HBOT is not quackery! My daughter has had over 300 treatments from the time she was two years old. She is now 10. She has had absolutely wonderful results. And this isn’t just a mother’s wishful thinking – we have before and after brain scans to prove it. The scans show actual increased brain activity. She went from an unhappy child lying around with no muscle tone in her trunk to a very happy child who sits up, hops and crawls around, climbs on furniture, plays with toys, pushes “talking” buttons to communicate . . . I cannot stop thinking about the boy and his grandmother. I am so incredibly sad for this family, however, I feel they made the right decision to give their boy HBOT. This was a tragic accident but it will not keep me from giving my daughter HBOT treatments as we are able – just as a plane crash doesn’t deter people from flying.

  10. Do'C May 7, 2009 at 15:35 #

    HBOT is not quackery!

    You’re absolutely right. HBOT is not quackery. HBOT for cerebral palsy or autism probably is.

    My daughter has had over 300 treatments from the time she was two years old. She is now 10. She has had absolutely wonderful results.

    8 years? It’s really a shame that you don’t credit good parenting/teaching/support in your comment. It may have more to do with it than anything.

    And this isn’t just a mother’s wishful thinking – we have before and after brain scans to prove it. The scans show actual increased brain activity.

    Can you elaborate on this? Please, in your own words, tell us about the brain scans. Please include references to the appropriate scientific literature (this won’t be difficult if it’s not wishful thinking). Tell us exactly what the scans mean, and how the conclusions were reached.

    She went from an unhappy child lying around with no muscle tone in her trunk to a very happy child who sits up, hops and crawls around, climbs on furniture, plays with toys, pushes “talking” buttons to communicate . . .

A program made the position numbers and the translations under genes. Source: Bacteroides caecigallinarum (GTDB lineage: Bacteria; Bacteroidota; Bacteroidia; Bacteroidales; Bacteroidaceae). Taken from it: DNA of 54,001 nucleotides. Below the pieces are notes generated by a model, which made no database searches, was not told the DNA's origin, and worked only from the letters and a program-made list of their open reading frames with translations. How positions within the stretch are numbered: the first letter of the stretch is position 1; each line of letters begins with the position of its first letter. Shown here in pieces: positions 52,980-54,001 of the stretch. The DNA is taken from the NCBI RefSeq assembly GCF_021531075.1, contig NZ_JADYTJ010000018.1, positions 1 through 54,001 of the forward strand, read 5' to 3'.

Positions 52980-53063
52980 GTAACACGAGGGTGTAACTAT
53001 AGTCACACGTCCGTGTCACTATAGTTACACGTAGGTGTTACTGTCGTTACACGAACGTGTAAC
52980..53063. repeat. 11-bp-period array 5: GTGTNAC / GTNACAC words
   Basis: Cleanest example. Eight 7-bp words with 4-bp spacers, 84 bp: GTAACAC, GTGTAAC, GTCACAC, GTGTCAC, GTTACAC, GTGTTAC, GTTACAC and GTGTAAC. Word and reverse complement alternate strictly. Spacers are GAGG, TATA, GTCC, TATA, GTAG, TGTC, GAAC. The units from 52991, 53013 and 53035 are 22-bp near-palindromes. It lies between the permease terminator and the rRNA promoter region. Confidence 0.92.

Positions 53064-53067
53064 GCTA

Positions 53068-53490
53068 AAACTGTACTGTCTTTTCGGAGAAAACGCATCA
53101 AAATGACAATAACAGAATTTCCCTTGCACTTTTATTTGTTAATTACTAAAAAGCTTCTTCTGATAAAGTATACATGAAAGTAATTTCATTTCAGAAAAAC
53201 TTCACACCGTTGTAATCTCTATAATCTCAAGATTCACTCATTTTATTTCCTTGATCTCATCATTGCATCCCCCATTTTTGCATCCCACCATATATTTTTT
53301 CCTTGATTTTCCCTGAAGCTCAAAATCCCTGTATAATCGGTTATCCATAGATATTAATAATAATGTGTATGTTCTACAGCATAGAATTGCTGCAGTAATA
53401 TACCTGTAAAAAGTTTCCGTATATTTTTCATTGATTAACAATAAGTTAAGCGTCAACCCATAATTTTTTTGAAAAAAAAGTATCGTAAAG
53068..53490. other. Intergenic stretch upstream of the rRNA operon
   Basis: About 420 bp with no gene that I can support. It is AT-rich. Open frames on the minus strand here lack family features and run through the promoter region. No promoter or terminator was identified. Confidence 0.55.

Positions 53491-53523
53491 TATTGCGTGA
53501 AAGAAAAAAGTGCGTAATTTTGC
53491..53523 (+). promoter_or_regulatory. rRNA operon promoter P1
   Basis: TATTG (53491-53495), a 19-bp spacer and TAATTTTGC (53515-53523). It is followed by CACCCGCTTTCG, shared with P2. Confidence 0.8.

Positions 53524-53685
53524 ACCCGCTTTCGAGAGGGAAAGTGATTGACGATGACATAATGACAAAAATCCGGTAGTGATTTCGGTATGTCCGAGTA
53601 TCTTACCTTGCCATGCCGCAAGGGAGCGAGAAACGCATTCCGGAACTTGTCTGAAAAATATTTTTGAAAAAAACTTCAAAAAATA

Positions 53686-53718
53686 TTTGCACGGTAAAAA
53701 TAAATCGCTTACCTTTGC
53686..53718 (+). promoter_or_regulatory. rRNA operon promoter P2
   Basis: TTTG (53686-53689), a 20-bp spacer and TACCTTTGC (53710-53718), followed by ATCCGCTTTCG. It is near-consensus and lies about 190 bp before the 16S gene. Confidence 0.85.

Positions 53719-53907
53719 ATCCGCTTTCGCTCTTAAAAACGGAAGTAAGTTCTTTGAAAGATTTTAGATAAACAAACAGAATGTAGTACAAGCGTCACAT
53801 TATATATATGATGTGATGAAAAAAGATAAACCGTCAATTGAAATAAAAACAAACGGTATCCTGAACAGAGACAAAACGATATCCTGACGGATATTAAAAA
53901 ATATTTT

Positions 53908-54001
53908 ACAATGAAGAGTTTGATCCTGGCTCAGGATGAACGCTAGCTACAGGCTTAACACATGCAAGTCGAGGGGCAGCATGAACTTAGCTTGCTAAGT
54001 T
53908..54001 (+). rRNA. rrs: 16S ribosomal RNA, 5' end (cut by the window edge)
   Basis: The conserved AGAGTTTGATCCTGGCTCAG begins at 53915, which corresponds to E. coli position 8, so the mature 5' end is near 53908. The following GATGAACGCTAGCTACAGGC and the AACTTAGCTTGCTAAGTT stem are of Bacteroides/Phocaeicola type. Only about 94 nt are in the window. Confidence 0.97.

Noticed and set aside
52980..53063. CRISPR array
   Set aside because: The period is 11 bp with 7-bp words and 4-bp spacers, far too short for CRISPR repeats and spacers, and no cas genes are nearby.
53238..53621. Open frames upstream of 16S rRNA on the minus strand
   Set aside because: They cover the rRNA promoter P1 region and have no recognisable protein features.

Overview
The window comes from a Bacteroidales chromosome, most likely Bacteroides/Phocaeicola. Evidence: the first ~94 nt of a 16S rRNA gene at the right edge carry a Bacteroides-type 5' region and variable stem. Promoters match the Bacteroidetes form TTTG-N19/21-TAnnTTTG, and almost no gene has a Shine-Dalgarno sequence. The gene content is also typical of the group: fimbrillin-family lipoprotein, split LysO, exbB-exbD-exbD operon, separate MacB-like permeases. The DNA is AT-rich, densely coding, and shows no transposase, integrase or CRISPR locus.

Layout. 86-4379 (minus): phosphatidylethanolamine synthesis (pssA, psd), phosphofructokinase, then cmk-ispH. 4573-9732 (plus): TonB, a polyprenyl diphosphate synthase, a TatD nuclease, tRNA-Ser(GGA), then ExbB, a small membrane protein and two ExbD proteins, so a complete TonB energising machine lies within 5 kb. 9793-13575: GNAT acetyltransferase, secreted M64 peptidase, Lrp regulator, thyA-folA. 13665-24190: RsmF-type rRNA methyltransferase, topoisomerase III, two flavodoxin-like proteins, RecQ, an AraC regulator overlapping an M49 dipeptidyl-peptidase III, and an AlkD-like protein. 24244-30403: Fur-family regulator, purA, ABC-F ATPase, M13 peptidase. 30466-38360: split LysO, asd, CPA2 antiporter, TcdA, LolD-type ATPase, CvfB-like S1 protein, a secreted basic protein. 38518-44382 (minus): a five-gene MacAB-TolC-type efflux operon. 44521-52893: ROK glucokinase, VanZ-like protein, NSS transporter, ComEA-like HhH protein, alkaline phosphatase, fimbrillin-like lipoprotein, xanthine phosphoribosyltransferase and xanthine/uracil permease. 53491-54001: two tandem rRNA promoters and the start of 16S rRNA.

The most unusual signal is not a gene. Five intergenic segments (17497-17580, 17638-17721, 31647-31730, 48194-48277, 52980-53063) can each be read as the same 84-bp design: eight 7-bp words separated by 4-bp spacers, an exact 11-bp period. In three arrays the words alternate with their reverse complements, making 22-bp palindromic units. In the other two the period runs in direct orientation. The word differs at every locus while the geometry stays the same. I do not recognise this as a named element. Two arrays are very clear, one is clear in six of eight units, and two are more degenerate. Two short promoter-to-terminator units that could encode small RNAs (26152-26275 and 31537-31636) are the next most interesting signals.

8 years? It’s really a shame that you don’t credit good parenting/teaching/support (and yes, even development) in your comment. This may have more to do with it than anything.

    I cannot stop thinking about the boy and his grandmother.

    Me neither. This is awful.

    I am so incredibly sad for this family, however, I feel they made the right decision to give their boy HBOT.

    Based on what? I think it’s quite possible that a court somewhere will opine that their decision to seek HBOT for Cerebral Palsy was influenced by misleading or incomplete information.

    This was a tragic accident but it will not keep me from giving my daughter HBOT treatments as we are able – just as a plane crash doesn’t deter people from flying.

    Plane crashes can deter people from flying specific carriers/carrier types. Ever hear of ValuJet?

  11. autismherd May 15, 2009 at 18:53 #

    I was re-reading some of the posts on this blog-and I found a reply to a statement I had posted..I am a bit perplexed..What propoganda? I thought that this was a terrible tragedy. I was trying to make a point about “cures” in general-obviously, I didn’t do it very well. It certainly wasn’t my intent to offend-I apologize if I did.

  12. Do'C May 16, 2009 at 05:21 #

    Autismherd wrote:

    I was trying to make a point about “cures” in general-obviously, I didn’t do it very well.

    Your point was fairly clear. The medicalization of, and reduction a person with a disability to a set of “symptoms” does often seem to be an intention (conscious or not) of those selling medical “treatments” (it also seems to be a common path for those struggling with acceptance). This is hardly propaganda, and far from offensive. I wouldn’t waste too much time worrying about Kyngdingxx’s fantastic implied straw man that anybody intended for this to happen. That’s clearly untrue and has nothing to do with what you wrote.